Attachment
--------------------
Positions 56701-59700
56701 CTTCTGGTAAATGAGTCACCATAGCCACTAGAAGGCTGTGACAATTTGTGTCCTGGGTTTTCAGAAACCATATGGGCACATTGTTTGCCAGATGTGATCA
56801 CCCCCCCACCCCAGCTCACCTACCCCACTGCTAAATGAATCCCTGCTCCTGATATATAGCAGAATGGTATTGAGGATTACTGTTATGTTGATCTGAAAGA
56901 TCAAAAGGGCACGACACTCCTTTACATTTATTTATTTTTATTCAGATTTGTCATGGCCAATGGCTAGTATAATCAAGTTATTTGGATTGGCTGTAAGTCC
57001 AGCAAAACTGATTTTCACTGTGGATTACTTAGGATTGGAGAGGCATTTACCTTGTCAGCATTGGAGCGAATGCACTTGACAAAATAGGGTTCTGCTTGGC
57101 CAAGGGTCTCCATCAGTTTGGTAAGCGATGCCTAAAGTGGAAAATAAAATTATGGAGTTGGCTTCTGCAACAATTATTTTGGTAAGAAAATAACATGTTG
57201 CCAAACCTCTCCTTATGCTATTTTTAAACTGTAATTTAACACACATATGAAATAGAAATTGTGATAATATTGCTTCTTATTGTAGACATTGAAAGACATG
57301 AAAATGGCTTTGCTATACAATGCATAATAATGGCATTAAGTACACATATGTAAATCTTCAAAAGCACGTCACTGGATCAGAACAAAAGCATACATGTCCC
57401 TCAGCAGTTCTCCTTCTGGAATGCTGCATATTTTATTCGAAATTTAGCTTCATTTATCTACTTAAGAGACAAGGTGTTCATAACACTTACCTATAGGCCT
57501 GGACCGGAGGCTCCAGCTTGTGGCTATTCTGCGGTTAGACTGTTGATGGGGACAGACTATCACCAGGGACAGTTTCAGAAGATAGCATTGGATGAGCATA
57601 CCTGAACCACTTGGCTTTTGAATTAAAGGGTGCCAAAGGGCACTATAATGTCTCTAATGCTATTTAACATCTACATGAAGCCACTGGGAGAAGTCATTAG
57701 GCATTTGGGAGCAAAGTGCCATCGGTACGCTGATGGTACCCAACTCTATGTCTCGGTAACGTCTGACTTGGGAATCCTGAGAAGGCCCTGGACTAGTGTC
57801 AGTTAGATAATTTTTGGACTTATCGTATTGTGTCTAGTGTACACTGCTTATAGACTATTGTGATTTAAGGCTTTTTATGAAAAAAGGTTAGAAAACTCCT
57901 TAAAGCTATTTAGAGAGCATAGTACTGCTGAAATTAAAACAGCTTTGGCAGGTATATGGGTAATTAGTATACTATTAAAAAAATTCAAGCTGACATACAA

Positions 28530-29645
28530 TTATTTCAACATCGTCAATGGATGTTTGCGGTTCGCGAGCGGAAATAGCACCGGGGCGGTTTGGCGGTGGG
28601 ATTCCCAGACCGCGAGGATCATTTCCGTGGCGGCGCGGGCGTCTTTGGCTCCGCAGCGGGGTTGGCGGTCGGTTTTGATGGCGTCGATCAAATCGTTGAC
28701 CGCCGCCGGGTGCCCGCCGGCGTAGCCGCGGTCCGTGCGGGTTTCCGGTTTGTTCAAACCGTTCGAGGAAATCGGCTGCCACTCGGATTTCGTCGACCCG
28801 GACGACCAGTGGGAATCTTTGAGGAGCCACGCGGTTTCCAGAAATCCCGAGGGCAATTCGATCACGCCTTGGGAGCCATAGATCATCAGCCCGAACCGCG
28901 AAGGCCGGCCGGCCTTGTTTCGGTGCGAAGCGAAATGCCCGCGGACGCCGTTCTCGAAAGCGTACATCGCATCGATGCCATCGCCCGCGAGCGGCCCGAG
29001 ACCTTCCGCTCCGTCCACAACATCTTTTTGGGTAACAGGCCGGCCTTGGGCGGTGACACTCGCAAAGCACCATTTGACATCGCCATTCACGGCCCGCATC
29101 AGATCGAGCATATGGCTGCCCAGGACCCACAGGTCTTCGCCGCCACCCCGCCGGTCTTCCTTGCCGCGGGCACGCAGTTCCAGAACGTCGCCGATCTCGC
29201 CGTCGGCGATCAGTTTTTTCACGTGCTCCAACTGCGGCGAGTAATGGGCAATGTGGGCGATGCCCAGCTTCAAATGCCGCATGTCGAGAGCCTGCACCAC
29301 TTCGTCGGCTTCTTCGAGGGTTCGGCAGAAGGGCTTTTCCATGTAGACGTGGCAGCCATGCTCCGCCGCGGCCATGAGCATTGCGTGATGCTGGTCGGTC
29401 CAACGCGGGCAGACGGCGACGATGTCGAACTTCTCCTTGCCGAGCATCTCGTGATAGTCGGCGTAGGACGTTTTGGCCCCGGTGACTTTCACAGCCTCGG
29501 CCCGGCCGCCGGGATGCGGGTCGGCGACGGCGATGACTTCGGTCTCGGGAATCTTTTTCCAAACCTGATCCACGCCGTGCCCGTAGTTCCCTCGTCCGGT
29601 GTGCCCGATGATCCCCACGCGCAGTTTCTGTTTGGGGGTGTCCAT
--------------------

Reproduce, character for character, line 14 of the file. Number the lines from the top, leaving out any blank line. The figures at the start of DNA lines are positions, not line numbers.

57901 TAAAGCTATTTAGAGAGCATAGTACTGCTGAAATTAAAACAGCTTTGGCAGGTATATGGGTAATTAGTATACTATTAAAAAAATTCAAGCTGACATACAA